I really wanted to make our invitations myself. Phil thought I was crazy but I managed to do it!
For the most part, the template was perfect for my needs so I will not repost the templates and the English versions. If you want to use this template, please go get it on their original post.
I did need to make a few changes, however, to make these work for me and I will allow myself to share them with you here.
Additional supplies needed for my version of the invitation:
1 large sheet of stencil plastic from AVA Paper (basically a Belgian version of Office Max but with a lovely craft section) The plastic that I purchased was simply sold with the other large sheets of paper. I’m sure most office supply stores should have something which will work
1 Lovebirds wax seal kit from Nostalgic Impressions with bronze glue gun wax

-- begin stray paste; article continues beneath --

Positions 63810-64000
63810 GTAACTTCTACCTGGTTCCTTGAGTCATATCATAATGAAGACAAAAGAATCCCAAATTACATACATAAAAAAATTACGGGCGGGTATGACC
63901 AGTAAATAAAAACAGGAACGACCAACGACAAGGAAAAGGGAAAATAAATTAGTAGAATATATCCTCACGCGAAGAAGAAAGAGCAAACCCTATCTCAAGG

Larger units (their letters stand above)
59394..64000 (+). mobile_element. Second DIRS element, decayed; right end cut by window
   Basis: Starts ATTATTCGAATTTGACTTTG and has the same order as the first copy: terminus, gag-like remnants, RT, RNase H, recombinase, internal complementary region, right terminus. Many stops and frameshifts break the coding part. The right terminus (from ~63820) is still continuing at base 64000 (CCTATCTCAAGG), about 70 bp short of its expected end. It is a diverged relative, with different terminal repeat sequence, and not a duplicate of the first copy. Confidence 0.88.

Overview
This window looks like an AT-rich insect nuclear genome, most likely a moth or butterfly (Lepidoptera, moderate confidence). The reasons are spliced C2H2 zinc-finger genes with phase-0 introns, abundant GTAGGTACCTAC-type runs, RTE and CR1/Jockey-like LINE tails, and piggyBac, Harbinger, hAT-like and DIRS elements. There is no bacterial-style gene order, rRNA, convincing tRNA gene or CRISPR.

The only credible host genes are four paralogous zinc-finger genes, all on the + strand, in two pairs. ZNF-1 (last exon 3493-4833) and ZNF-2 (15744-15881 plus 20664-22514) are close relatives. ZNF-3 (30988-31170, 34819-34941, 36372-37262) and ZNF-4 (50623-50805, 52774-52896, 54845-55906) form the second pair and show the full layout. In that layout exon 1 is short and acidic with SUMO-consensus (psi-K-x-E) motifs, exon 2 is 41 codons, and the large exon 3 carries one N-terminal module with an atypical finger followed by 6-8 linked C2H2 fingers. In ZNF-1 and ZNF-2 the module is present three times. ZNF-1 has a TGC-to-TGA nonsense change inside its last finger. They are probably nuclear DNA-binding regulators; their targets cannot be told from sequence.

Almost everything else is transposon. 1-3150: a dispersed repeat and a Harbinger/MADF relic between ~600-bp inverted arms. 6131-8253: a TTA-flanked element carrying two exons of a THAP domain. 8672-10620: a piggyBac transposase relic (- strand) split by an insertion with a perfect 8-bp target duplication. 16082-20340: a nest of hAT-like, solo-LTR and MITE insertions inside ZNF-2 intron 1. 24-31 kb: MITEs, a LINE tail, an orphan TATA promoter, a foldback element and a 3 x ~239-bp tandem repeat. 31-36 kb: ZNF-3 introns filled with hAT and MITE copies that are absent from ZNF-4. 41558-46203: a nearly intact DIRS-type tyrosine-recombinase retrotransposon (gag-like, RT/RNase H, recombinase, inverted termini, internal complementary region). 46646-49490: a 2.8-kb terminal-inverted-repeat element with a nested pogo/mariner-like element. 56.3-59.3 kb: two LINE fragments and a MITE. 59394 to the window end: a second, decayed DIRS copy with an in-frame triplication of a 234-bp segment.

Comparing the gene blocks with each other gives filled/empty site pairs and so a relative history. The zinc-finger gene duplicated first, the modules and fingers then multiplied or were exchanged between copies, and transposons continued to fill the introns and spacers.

(the Lovebirds seal is available here)
1 Love stamp kit from Heyda (I found it at AVA but it is available through Amazon)
1 Love Birds stamp from Impression Obsession (on a cling mount)
Colorbox Pigment Ink pads
A Dove hole punch from Artemio
Bronze ribbon from the after-Christmas sales
Blue and Bronze pens, the ones I used were:
Bronze Uni-ball Signo in a broad tip
Turquoise Stabilo Pen 68/51
A few packages of blue feathers from AVA
All of my paper was purchased at AVA
A sheet of self-adhesive rhinestones
The first thing that I did after downloading the templates was to personalize the text and translate it so that I could print both English and French versions.
I scanned a sheet of the blue paper from AVA and used Photoshop to find the RGB value of the color. Then I went through the invitations to make sure that all the blue was the right shade.
While adjusting the colors I noticed that the tree images were very pixellated and not unicolor so I spent a couple of days polishing them up as well. Here are my finished trees.